Firni is a recipe that has found its way into our cuisine from Persia and the Middle East, and into the ancient kitchens of the Muslim emperors of India. A perfect dessert for the royal dining table, though made with seemingly simple ingredients, this was a dessert served cold, adorned with expensive spice such as saffron, rose water and topped with nuts and silver leaf, it has been a traditional dessert of festivity and celebration in our part of the world ever since.
In my recipe for firni, I replace the need for slow cooking the milk down to thicken, with condensed milk and this also adds the sweetness without using additional sugar. The addition saffron is just a substitution, and is my way of celebrating my memories and firni's regal heritage. —Sumayya Usmani
10 small bowls
sweetened condensed milk
freshly ground green cardamom
each of crushed pistachios and edible rose petals for garnish
Start by soaking the basmati rice in the water for an hour. Strain and reserve all the water except for just 1 tablespoon, then grind the rice with this remaining water in a electric spice grinder until you have a fine paste.
In a saucepan, heat the milk and the condensed milk so that the liquid is warm but not boiling (about 5 to 6 minutes).
Add the rice paste and mix it with a whisk so as to ensure that no lumps remain. If it starts to thicken too much, add the reserved soaking liquid.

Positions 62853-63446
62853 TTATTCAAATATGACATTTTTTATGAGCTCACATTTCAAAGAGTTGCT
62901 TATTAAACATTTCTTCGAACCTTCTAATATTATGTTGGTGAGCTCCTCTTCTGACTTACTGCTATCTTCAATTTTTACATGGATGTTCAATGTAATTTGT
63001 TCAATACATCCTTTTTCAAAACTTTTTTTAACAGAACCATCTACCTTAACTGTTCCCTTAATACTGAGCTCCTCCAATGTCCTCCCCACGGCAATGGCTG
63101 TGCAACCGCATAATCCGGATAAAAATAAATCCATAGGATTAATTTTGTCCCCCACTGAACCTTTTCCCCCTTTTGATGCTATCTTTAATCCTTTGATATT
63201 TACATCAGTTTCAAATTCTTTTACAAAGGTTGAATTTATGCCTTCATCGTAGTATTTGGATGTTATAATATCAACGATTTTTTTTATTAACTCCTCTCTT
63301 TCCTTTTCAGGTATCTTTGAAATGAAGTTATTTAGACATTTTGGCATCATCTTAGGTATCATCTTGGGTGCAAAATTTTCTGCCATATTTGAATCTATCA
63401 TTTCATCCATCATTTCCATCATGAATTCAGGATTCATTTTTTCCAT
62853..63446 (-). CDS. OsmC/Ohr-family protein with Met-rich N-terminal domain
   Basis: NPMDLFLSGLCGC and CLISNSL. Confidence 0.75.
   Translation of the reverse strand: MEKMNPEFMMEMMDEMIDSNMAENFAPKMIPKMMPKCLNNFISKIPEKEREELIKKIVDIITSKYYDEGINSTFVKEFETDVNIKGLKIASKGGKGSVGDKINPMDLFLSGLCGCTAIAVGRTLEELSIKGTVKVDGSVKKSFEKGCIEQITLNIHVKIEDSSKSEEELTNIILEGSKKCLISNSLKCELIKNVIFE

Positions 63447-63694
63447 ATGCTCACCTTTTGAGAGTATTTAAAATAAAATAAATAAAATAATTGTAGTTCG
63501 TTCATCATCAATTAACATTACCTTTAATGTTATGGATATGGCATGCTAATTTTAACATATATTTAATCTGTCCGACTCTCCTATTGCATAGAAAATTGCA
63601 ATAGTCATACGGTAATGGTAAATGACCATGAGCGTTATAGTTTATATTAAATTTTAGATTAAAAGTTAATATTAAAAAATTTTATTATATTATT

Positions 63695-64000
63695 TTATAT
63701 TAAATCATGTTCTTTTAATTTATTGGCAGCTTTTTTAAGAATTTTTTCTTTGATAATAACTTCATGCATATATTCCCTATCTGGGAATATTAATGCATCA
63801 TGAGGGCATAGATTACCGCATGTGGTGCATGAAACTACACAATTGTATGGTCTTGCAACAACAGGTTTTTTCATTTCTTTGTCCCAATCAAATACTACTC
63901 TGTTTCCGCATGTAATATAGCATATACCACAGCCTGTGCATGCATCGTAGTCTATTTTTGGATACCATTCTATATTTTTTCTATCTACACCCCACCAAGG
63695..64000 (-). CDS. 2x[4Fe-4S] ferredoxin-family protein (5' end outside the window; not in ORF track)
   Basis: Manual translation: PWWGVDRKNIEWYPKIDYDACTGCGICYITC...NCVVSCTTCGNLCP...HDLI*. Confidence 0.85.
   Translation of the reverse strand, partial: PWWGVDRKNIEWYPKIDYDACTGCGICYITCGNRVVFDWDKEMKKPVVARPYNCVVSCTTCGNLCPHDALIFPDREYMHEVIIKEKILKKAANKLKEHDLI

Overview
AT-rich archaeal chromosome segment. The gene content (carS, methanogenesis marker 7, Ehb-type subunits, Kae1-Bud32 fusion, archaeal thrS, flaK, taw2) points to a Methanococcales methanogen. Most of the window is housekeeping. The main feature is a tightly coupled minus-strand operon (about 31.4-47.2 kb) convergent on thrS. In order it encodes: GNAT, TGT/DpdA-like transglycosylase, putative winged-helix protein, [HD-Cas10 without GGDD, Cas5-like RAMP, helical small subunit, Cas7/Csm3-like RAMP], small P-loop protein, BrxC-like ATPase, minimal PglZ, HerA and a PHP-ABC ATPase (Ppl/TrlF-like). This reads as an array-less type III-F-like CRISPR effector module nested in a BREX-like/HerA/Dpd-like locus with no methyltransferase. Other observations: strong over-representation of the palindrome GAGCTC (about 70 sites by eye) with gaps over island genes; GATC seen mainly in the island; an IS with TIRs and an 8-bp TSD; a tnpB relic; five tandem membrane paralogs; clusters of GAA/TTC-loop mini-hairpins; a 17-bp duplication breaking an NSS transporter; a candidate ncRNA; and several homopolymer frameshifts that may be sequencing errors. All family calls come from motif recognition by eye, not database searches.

Cook on a very low heat, stirring it all the time, until the milk forms a custard-like consistency. [Editor's note: We transferred the liquid to a wide saucepan; the mixture took between 20 and 30 minutes to thicken.] Now add the ground cardamom, rosewater, and saffron.
Cool the firing completely, stirring frequently as it cools. You can place the firni over a bowl of ice water to aid the cooling (or you can eat it warm).
Set the firni is glass or terra-cotta bowls and refrigerate, covered. Garnish with crushed pistachios and edible rose petals.
Sumayya is a food writer and cookery teacher who grew up in Pakistan, but has now found home in Glasgow. Sumayya is passionate about sharing the flavours of her homeland with a view to highlight Pakistani cuisine as a distinct one. The author or two cookbooks: Summers Under The Tamarind Tree (Frances Lincoln) and Mountain Berries and Desert Spice (Frances Lincoln, out April 2017), her writing reminisces about food and memories growing up in Pakistan. She writes for many publications, appears on television, and co-presents BBC Kitchen Cafe weekly, on BBC Radio Scotland.